The voter has proved to be a cruel master in the case of the BJP once -- with Vajpayee as Prime Minister - and the Congress, any number of times, including this one. There is thus a message in the Congress' return to power every time, though this time, the party's adversaries in power would have to work overtime to lose their sheen for their national rival to even hope to make it to the centre-stage all over again. The politics of 'bipartisan cooperation' that Modi promised at the end of the nine-phase polls (which went mostly unreported) has a message for the party and its government.

Stable govt, strong leadership

Through the poll-campaign, Modi and his party have promised a lot of things to lots of sections of the people, polity, et al. The voter apart, Modi in particular made strong statements, at times unsustainable and even unjustifiable, on issues of foreign and security policies. Converting expectations into intention and intention into action are different things.

Modi's statements on Pakistan in Jammu and Kashmir, against China in the North-East and illegal Bangladeshi migrants while campaigning in West Bengal will be discussed and dissected in the coming weeks and months. So will be his observations, particularly when in Tamil Nadu, for involving State Governments in foreign-policy formulation in the immediate neighbourhood, would also be watched with interest, both inside and outside the country - particularly how the new government balances the demands of larger national interests and the sentiments of a region and its people with historic affinities to peoples across the border.

When border or borders are in question, the Modi leadership's handling of internal security issues will be watched with greater interest and equal concern, both within the country and elsewhere, too. Considering that the American super-power is still wriggling its hands on how to handle the prospective prime minister of the world's largest democracy after denying him visa as chief minister holds a lesson in itself. The two will invariably linked to the 'communal situation' in the coming weeks, months and years, which has the potential to implode, explode or diffuse so very completely, too will be watched with confused concern, all the same.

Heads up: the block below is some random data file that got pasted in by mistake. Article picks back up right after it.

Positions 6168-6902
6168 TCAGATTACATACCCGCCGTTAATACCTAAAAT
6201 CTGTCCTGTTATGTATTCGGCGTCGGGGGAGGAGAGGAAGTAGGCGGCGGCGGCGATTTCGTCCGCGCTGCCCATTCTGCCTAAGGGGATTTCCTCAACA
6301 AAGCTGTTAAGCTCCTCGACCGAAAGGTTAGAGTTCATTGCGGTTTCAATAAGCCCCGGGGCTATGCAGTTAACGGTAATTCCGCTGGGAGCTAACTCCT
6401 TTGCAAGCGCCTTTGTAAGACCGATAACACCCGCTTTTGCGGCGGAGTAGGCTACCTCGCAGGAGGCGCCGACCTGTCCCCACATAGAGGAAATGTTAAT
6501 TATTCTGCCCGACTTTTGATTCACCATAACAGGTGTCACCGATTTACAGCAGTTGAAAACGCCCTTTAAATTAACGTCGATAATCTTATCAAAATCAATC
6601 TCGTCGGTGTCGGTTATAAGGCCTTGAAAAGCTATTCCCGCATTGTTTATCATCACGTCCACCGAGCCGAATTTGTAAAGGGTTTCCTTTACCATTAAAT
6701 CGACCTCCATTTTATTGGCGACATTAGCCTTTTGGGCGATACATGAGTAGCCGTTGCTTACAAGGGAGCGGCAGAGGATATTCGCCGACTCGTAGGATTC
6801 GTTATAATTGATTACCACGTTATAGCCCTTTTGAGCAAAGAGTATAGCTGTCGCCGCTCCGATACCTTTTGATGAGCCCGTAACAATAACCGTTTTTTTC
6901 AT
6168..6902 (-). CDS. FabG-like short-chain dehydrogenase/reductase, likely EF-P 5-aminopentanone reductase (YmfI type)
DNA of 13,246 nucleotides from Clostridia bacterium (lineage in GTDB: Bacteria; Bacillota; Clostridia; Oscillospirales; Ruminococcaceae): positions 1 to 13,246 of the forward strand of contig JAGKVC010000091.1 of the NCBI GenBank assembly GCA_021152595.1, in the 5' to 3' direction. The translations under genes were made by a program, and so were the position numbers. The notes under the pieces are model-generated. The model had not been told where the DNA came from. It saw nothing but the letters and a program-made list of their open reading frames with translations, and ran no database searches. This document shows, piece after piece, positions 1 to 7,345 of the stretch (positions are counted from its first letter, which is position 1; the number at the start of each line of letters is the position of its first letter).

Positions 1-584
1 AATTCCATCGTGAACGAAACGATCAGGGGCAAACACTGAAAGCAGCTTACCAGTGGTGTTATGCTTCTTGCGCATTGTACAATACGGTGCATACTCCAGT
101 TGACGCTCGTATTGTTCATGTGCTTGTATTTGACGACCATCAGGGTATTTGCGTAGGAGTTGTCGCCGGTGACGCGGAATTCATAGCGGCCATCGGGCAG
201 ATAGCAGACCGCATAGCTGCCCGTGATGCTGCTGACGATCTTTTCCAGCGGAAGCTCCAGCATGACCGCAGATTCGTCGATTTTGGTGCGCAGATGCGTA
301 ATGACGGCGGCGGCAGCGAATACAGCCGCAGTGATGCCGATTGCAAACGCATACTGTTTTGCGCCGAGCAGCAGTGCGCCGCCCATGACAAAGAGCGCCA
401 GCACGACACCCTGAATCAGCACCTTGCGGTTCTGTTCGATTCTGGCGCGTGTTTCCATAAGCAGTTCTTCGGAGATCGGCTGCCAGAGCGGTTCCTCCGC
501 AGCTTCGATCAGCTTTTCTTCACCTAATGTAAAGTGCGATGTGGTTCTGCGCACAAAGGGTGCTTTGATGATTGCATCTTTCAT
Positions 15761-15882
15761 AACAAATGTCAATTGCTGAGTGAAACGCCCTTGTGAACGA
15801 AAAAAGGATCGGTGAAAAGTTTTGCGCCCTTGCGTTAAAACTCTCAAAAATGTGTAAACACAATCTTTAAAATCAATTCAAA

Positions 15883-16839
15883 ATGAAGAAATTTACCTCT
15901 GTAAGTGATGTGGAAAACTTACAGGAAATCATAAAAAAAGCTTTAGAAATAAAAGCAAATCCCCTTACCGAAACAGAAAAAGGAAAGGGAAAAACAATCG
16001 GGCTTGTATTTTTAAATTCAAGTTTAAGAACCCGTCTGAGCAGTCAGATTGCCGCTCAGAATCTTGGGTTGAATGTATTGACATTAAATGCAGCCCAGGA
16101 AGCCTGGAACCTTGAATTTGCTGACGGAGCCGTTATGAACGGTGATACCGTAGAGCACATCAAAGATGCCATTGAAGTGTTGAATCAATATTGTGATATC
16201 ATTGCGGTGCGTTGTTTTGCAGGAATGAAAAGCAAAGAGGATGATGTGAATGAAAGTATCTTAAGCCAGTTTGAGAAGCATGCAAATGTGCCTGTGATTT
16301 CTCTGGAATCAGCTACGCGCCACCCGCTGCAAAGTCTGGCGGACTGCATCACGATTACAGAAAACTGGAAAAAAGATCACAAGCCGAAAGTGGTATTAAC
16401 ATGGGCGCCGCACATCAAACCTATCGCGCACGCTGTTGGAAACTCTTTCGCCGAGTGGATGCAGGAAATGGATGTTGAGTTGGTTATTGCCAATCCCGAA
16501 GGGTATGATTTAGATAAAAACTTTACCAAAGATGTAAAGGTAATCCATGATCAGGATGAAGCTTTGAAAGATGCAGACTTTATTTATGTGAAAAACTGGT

Retracing footsteps

The BJP learnt it the hard way - and did not really succeed in the learning process - after the euphoria created by 'Pokhran-II nuclear tests' first, and the limited and delayed victory in the 'Kargil War', could not sustain the Vajpayee Government beyond a point. Both before and after Vajpayee, the Modi leadership now also has before it the past histories of the Congress rival particularly in power - how they proved successful one day and why they failed the very next.

In this, Modi only need to retrace the footsteps of his immediate predecessor, who was once worshipped by India Inc and the rest as the god-sent messiah of economic reforms one day, but condemned as ineffective and lethargic not very long after. It is true not only of India, but then, wherever he is, the voter likes to punish more than reward his political masters.

There is a lesson in it, for every political leader across the country, starting with those who hoped to outsmart Modi and outdo the BJP-NDA, of which the Congress was only one! After all, politics is one of possibilities, and no one should be surprised if the anti-BJP parties and groups begin number-crunching, if not immediately, as they had tired of doing against the Congress since the Seventies. That would also be an acknowledgement that the BJP had arrived after all, and that's when the party has to be extra careful, more about itself than about others.

(The writer is a Senior Fellow at Observer Research Foundation, Chennai Chapter)

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N. Sathiya Moorthy

N. Sathiya Moorthy

N. Sathiya Moorthy is a policy analyst and commentator based in Chennai.